Patellar tendinitis (tendonitis) is an inflammatory injury to the big tendon that connects the shin bone (tibia) to the thigh bone (femur) - in envelops, or wraps around the patella (knee cap).
The patellar tendon is one of the largest tendons in the body and is responsible for extending the lower leg - it’s heavily used during running, kicking and jumping.It’s also commonly known as “jumper’s knee” because it seems to affect athletes who do a lot of jumping in their sport, namely volleyball and basketball players.
All of this being said, patellar tendonitis is just another form of tendonitis in the body - regardless of where it occurs, it’s still the same injury - inflammation of a tendon.
How Does It Happen?
Essentially, tendons become inflamed from overuse.As the tendon is used over and over again, small tears begin to develop.Inflammation occurs as the body attempts to heal the damaged tissue - swelling, pain, redness, warmth are all common signs of inflammation.
But, how does overuse actually lead up to tissue damage?There are a few reasons why this occurs -
Muscle imbalance: If one muscle is much stronger than another near it, it can lead to tracking issues along the tendon - think of it as being pulled off to the side one way or another.This speeds up wear and tear in the tendon.
Tight muscles - if the quadriceps muscles are too tight, they’ll exert a lot of pressure on the patellar tendon, further wearing it out.
Rapid changes in direction, or repeated, excessive force on the tendon will lead to injury - think about how soccer players run and change direction rapidly, or how often a basketball player jumps during a game…
Medications - fluoroquinolones are a class of antibiotic drugs that are notorious for causing rapid tendon degeneration and rupture.Avoid these drugs at all costs and speak to your doctor about an alternative if it’s absolutely necessary to take antibiotics!
Inflammation vs Degeneration
If the inflammation lasts for several weeks, it begins to actually break down the tendon tissue - this is known as tendinosis and requires a different treatment approach.
In short, tendinitis is inflammatory, while tendinosis is is degenerative. You can read more aboutthese differences and treatment modalities here.
What Does It Feel Like?
Patellar tendonitis is tough to miss!It may start as an off again, on again sensation of tenderness that is burning-like at the bottom of the kneecap. Eventually the pain will become constant, and very noticeable with squatting, traveling up and down stairs, and during sports activities.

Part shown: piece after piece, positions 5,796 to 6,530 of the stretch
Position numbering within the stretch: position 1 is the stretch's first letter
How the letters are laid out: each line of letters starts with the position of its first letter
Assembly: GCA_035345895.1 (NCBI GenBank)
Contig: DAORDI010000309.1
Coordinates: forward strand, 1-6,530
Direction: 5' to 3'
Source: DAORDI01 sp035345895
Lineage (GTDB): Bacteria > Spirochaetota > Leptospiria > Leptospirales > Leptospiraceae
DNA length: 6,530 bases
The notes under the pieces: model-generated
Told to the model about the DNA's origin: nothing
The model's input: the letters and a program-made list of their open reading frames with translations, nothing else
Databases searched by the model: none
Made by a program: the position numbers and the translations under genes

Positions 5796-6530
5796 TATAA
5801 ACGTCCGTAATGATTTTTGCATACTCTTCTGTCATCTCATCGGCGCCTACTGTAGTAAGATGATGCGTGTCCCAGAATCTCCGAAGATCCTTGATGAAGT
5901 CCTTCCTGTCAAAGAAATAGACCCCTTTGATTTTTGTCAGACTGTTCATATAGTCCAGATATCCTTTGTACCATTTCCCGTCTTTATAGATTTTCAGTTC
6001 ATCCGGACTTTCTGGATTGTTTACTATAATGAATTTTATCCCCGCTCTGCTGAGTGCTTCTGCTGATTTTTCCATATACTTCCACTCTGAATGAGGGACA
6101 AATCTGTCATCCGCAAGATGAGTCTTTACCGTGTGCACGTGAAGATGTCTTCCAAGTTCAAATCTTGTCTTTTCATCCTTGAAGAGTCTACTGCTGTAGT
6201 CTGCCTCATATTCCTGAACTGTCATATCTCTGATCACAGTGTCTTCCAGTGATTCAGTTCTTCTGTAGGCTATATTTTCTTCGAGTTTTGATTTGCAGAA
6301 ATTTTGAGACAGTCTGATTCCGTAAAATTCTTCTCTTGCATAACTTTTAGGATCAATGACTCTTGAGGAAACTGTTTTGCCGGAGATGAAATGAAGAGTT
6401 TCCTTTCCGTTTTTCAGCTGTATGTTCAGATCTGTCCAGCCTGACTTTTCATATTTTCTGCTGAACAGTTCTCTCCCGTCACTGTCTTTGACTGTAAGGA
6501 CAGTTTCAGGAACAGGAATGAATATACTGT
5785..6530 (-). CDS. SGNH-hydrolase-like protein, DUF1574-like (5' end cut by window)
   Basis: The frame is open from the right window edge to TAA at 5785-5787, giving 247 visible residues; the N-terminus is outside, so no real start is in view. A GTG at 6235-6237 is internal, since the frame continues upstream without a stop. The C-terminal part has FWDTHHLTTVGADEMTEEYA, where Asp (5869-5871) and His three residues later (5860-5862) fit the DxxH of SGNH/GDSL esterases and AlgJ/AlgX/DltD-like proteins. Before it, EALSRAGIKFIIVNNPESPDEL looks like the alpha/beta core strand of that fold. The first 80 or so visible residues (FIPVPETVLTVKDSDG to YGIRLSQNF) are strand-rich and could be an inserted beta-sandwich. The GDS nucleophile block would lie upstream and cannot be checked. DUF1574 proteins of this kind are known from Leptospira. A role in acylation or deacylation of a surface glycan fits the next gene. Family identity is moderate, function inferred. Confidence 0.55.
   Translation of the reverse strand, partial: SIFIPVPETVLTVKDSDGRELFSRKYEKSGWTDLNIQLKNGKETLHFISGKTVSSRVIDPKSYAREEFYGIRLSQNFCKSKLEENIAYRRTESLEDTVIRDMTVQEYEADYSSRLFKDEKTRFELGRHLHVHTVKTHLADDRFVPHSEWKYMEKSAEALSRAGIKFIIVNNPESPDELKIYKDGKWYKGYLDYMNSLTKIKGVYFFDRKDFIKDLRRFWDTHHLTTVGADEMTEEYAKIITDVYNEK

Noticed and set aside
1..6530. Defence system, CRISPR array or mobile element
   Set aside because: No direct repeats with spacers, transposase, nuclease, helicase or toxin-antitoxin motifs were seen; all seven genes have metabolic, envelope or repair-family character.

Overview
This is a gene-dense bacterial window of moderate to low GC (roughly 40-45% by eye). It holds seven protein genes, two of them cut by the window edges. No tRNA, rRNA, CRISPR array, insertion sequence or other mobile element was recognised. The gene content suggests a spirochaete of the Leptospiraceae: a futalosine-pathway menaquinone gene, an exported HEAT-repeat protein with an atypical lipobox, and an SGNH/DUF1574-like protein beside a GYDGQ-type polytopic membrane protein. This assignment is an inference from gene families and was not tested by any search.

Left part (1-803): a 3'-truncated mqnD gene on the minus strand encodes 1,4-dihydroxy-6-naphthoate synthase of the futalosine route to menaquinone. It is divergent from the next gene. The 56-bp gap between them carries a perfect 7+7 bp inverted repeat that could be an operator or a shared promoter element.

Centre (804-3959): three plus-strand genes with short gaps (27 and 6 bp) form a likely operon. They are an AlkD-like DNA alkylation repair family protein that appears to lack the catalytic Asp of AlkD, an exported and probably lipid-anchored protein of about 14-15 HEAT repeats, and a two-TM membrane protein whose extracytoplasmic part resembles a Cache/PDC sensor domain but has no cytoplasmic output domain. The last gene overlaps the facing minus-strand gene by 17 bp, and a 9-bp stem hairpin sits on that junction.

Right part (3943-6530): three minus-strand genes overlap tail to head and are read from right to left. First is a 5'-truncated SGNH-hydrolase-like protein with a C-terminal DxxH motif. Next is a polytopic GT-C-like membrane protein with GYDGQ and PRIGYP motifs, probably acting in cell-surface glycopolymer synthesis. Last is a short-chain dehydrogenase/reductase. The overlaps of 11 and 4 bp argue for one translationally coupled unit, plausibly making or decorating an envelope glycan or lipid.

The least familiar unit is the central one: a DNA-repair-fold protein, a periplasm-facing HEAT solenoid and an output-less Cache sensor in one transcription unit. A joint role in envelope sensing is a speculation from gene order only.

Be careful!Masking the pain of tendonitis with drugs like ibuprofen and continuing to play is a great way to eventually tear the tendon, badly. Also, with more movement many types of tendonitis feel a bit better, but then feel even worse following activity.
Here’s What We Suggest:
REST.Yes, it’s a four-letter word to any active person. But, taking the time to rest now will save weeks and months of prolonged injury and aggravation.Resting and allowing the body time to heal allows for the immediate injury (tendonitis) to heal rapidly.Continuing activity on an injury, while simultaneously trying to heal it will just drag things out. The longer one has an injury, the longer it takes to heal.
In cases of patellar tendonitis, working with a physical therapist is a good idea to explore any underlying causes of the injury - specifically over-tight muscles or muscular imbalances.Stretching and strengthening need to be a part of recovery and prevention going forward.
AVOID the conventional advice to take non-steroidal anti-inflammatory drugs (NSAIDs) like ibuprofen, etc.While they can relieve pain, they do nothing to speed healing and actually inhibit the repair of collagen, which is the main protein tendons are made from.
AVOID icing the injury too. This is outdated advice and also will not speed up healing.
Here are three natural medicines that can enhance the healing of patellar tendonitis:
Inflammation Relief speeds healing by breaking down pain-generating chemicals and improves oxygen and nutrient delivery to injured tissues.
Ligament Restore provides the injured tendon with the nutrients it needs to heal and repair itself. It also contains pain-relieving botanical medicines.
Curcumin Relief - Made of a highly absorbable form of turmeric, Curcumin Relief is one of the strongest natural anti-inflammatories known!
Following these steps will allow patellar tendonitis to heal rapidly, within about 4-6 weeks.Remember, prolonged inflammation (tendonitis) leads to degeneration of the tendon (tendinosis) and that’s a several months-long healing process.